Inspire – Design – Style

A Royal Occasion – The Royal Wedding 2018

Written by Becks


“Two young people fell in love and we all showed up” Bishop Michael Curry

So many people excitingly gathered together to see the young, royal couple make their vows on Saturday 19th May 2018. From the coverage around the UK and the rest of the world, along with the sound of the almighty cheers from the crowds lining the streets, the royal couple have clearly touched so many lives, and will continue to do so with their relatable personalities and interests. And what a beautiful sight to behold.

Prince Harry & Meghan had carefully chosen every element of their celebration. Each detail holding special significance to the couple and their union. The breathtaking result? Their true love shone through. In the words of Prince Harry “The stars have aligned”.

We take a look at the individual elements the couple chose in keeping with many traditions, but with a subtle contemporary twist to make their perfect day;

  • to honour the memory of loved ones.
  • reflect their values and personality.
  • and to give us an enchanting insight to the royal couple’s love.

Invitation design inspired by the royal wedding

The Royal Wedding 2018


The Invitations

Subtly reflected both of their heritages in union. Printed in England by Barnard & Westwood in London, with black American ink on white luxury British paper stock. The invitation featured the three feathered crest of The Prince of Wales printed in gold. The edges of the invitation gold gilded. The invitation wording also provided the suggested dress attire for the royal occasion. You could have a lot of fun with this idea and seamlessly tie it into your theme.


The Entrance

The Groom and his Best Man made their way up the aisle 30 minutes before the start of the ceremony. I love this idea for a modern wedding, having the groom make his own entrance to the celebrations.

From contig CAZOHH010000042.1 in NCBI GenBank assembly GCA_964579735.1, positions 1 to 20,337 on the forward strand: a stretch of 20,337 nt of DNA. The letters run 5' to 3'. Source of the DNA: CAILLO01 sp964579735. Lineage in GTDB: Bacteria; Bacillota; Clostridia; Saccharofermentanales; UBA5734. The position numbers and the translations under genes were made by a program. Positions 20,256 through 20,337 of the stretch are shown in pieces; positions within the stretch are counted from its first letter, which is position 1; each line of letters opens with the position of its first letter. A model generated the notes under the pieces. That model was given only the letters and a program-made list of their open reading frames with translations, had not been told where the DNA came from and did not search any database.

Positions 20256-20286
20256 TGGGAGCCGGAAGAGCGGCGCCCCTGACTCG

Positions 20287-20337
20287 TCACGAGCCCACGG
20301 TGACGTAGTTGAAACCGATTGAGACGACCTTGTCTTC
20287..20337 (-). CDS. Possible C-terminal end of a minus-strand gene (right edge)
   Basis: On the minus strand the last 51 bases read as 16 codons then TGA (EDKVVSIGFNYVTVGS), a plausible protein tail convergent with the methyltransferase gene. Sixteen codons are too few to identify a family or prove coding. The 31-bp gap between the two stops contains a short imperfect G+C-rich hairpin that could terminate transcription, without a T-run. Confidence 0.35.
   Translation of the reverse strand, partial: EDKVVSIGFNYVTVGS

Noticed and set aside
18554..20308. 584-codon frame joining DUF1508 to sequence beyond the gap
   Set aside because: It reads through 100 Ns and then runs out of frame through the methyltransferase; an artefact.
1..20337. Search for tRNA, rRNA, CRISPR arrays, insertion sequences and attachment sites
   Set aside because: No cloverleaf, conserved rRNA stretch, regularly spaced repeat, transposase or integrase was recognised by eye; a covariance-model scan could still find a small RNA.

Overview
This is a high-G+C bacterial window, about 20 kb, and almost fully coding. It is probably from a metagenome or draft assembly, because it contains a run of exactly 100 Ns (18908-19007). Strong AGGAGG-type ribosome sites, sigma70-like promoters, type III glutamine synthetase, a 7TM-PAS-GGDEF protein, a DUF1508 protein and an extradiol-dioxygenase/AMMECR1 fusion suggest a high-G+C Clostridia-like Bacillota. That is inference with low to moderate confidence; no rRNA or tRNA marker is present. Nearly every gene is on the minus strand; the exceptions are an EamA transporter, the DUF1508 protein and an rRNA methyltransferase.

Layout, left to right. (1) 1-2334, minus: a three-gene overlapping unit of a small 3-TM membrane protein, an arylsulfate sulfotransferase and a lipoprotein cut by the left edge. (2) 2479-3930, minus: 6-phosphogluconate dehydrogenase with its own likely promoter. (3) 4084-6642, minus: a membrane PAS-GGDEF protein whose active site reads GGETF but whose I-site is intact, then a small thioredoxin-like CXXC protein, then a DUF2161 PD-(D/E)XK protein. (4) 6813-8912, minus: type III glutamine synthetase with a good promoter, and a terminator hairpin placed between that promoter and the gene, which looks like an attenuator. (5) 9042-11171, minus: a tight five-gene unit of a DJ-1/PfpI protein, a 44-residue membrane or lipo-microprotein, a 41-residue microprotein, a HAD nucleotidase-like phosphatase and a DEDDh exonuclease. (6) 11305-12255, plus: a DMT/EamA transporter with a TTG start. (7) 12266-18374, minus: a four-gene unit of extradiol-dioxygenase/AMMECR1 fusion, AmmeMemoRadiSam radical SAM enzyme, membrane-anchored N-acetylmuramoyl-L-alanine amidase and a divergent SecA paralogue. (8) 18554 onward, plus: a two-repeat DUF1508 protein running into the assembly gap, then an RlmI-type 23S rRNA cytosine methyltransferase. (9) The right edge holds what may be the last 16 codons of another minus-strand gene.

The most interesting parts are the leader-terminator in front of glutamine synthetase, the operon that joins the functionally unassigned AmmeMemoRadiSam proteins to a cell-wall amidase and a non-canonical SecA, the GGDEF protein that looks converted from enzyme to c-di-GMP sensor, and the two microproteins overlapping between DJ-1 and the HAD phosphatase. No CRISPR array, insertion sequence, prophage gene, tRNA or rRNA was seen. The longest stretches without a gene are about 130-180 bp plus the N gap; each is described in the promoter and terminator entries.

The Bride entered to the sound of angelic singing, trumpets and strings soaring and orchestrating the acoustics of the St George’s Chapel wonderfully. Whilst the Bridegroom and his Best Man awaited at the front. Prince Charles dutifully and gracefully greeted Meghan part way and accompanied her up the aisle to the front of the Chapel to ‘give her away’ in the absence of her father. Traditionally the Bride would be ‘given away’ as part of the ceremony. With a modern nod to this tradition, the royal couple chose a more personal, informal touch. They instead incorporated the ‘entrance and presenting’ of the Bride to the Groom, into the act of giving away, rather than the traditional spoken declarations. We personally opted for this contemporary twist for our wedding just last year as it felt so much more natural and personal – I’d definitely recommend it.


The Dress

Understated, sophisticated, pure white, boat-necked gown by British designer Claire Waight Keller. Teamed with a stunning diamond encrusted tiara, ‘something old’ & ‘something borrowed’ from the Royal Collection. The tiara was made in 1932, belonging to Queen Mary.


The Veil

The silk tulle, monarch-length-veil, (a poignant reflection of the late Princess Diana’s own veil) measuring 5m long. The edges were adorned with delicately embroidered flora designs representing the 53 commonwealth countries.


Hymn & Song Choices

Reflective of their passion, vision and hopes for the future and to “face everything together as a team” (Prince Harry) – true unity.


The Flowers

Full of sentimental significance, with stems even hand picked by Prince Harry himself for his bride’s bouquet at Kensington palace. A true love story! The bouquet was a stunning, simple hand-tied arrangement of beautiful white flowers:

  • forget-me-nots; a tribute to the late Princess Diana, her favourite flower.
  • sprig of myrtle; a time honoured royal custom dating back to Queen Victoria’s wedding in 1840.
  • lily of the valley; a symbol of sweetness and the return of happiness.